I do think it’s worth considering what the impact is going to be of that financial outlay necessary for meters, but he doesn’t mention that. His biggest buggabo is the claim that there will be collusion between business and the DC gov to put a cap on the number of cabs on the street – something I have seen no discussion on anywhere.

  4. EdTheRed (unregistered) on October 23rd, 2007 @ 11:25 am

    Jesus…does he *really* think DC has the best cab system in the U.S.? Holy crap…I mean, if you like decrepit, uninsured cabs that may or may not have working seat belts and air-conditioning, and may or may not take you to certain red-lined neighborhoods, and may or may not charge you the actual fare, then by all means, DC is the best…

  5. marti (unregistered) on October 23rd, 2007 @ 8:28 pm

    DC cab drivers 99% of the time know EXACTLY where to go and the best way to get there.

    This is not the case in Boston, where the drivers don’t know where the streets are and don’t know how to get there.

    NYC beats DC only in terms of the sheer number of cabs.

    LA cabs are just too expensive.

    Why has it become fashion to bash DC cabs? This is just ridiculous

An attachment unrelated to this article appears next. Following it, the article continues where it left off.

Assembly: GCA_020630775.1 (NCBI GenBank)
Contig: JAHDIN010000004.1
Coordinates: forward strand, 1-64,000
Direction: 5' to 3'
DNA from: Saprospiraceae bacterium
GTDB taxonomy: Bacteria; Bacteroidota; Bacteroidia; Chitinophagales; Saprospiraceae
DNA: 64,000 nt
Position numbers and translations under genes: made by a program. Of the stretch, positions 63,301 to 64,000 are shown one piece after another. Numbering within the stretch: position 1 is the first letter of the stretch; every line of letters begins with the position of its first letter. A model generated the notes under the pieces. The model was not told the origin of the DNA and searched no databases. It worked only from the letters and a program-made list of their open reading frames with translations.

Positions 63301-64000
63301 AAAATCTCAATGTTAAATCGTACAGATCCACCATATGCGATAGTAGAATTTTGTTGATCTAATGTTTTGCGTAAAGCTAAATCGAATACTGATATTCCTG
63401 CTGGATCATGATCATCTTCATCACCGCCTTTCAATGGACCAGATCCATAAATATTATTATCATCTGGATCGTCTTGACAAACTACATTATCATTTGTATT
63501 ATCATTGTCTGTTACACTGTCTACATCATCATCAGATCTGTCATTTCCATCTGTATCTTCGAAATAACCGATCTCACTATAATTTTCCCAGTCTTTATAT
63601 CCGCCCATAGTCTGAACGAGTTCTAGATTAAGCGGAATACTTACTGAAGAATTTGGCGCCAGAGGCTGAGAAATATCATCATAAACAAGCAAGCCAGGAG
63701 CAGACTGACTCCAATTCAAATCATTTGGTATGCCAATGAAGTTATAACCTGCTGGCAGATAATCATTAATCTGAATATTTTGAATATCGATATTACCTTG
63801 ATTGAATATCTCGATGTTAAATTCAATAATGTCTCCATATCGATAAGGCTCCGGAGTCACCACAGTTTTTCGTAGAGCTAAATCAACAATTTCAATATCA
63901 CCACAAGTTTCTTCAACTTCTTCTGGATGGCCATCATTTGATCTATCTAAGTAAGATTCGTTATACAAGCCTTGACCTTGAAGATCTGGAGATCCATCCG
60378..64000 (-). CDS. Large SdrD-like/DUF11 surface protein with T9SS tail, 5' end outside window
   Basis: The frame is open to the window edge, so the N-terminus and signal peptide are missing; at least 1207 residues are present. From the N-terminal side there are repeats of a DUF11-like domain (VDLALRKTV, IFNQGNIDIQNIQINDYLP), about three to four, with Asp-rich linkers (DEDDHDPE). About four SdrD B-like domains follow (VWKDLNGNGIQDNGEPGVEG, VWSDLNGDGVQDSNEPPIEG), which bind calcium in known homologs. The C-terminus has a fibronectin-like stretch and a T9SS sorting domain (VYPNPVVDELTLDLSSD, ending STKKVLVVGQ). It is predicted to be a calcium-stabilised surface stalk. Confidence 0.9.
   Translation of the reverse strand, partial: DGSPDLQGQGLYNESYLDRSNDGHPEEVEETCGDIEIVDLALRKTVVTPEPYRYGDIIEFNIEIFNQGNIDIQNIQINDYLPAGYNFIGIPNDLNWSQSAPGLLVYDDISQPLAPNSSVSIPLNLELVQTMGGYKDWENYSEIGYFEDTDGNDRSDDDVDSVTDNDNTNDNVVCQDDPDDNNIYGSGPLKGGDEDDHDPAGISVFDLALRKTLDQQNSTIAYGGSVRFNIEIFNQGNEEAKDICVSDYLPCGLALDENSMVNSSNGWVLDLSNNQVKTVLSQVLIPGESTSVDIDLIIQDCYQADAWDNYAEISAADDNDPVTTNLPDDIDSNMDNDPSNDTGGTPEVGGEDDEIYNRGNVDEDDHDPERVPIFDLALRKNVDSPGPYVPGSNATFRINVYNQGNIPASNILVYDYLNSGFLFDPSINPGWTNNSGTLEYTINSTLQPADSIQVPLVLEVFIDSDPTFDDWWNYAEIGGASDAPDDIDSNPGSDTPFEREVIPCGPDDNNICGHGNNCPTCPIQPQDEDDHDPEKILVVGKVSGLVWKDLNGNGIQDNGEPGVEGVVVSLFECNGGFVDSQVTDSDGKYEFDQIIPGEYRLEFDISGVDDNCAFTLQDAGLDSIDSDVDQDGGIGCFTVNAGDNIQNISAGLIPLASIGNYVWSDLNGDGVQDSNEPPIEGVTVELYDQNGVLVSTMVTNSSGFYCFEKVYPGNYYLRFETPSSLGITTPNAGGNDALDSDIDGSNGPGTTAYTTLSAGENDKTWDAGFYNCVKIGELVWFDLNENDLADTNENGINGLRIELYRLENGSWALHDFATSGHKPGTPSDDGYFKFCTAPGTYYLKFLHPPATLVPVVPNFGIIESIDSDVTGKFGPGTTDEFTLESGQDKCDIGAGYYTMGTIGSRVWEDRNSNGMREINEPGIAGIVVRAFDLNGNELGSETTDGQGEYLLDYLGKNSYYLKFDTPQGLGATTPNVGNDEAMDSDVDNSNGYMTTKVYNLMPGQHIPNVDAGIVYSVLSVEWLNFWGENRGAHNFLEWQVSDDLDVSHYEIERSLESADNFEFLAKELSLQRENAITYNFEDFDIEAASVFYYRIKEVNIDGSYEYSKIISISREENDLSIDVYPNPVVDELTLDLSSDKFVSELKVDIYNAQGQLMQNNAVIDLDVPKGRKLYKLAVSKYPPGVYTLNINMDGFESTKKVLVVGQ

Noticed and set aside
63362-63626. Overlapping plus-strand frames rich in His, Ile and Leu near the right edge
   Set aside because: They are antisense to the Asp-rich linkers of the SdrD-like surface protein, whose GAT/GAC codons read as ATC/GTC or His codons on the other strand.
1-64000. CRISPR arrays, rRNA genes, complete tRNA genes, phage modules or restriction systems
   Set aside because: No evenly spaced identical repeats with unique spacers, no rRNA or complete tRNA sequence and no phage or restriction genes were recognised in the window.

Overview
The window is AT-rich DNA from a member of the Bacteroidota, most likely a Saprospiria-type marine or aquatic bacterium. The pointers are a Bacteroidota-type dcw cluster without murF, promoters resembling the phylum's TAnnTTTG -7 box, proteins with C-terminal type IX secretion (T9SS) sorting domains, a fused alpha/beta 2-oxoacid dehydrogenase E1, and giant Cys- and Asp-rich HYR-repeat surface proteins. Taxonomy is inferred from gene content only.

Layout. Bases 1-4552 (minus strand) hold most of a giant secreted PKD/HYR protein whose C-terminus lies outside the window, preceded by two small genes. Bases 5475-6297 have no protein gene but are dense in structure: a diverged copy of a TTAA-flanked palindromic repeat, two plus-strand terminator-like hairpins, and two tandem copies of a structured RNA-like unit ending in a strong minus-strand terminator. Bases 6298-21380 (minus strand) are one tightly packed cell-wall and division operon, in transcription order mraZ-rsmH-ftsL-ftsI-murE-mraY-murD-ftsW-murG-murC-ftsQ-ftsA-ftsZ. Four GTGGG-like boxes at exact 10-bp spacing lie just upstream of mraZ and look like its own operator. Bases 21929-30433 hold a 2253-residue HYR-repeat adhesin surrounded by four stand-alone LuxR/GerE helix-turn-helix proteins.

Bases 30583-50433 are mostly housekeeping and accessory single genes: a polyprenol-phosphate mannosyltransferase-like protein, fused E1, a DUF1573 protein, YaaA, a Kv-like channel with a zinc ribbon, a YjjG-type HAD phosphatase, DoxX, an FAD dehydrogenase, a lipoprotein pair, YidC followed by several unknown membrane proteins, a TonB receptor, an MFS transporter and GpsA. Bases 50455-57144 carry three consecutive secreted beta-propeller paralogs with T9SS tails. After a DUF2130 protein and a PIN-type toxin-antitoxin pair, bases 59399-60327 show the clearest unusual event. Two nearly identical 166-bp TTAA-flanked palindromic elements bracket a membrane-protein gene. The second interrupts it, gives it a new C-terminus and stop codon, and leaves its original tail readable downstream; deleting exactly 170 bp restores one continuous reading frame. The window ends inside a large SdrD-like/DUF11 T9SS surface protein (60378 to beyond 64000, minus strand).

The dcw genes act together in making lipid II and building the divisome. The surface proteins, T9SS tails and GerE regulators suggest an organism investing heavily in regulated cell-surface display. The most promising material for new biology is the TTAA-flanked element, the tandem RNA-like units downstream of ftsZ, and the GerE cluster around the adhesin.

6. Madeline Riley (unregistered) on October 24th, 2007 @ 10:14 am

    DC cabs for me are wonderful I call a service and they call me back and say your cab number is… They take me to my destination and the fare is reasonable. Or when I hail a cab no trouble there. So what is the big fuss about. If it’s not broke don’t fix it No Meters!!!!!!!

  7. Sarah (unregistered) on October 24th, 2007 @ 1:59 pm

    You know I think so many more people would ride in DC cabs if they knew they were not getting ripped off! When the same ride costs very by up to $10 a trip people are not going to make a habit of using cabs.

    I bet that ridership will dramatically increase when meters are instituted! I know I will start riding more offten!


  8. Jamie (unregistered) on October 24th, 2007 @ 2:56 pm

    "DC cab drivers 99% of the time know EXACTLY where to go and the best way to get there."

    Yeah… you mean, driving me up 18th Street through Adams Morgan on a Friday night, instead of taking Rock Creek Parkway, in order to pick up another fare?

    You must be the luckiest cab-rider in DC. I’ve lived here 17 years and DC cabs rarely take the best route, but instead blindly hurl themselves into well-known trouble spots or slow routes.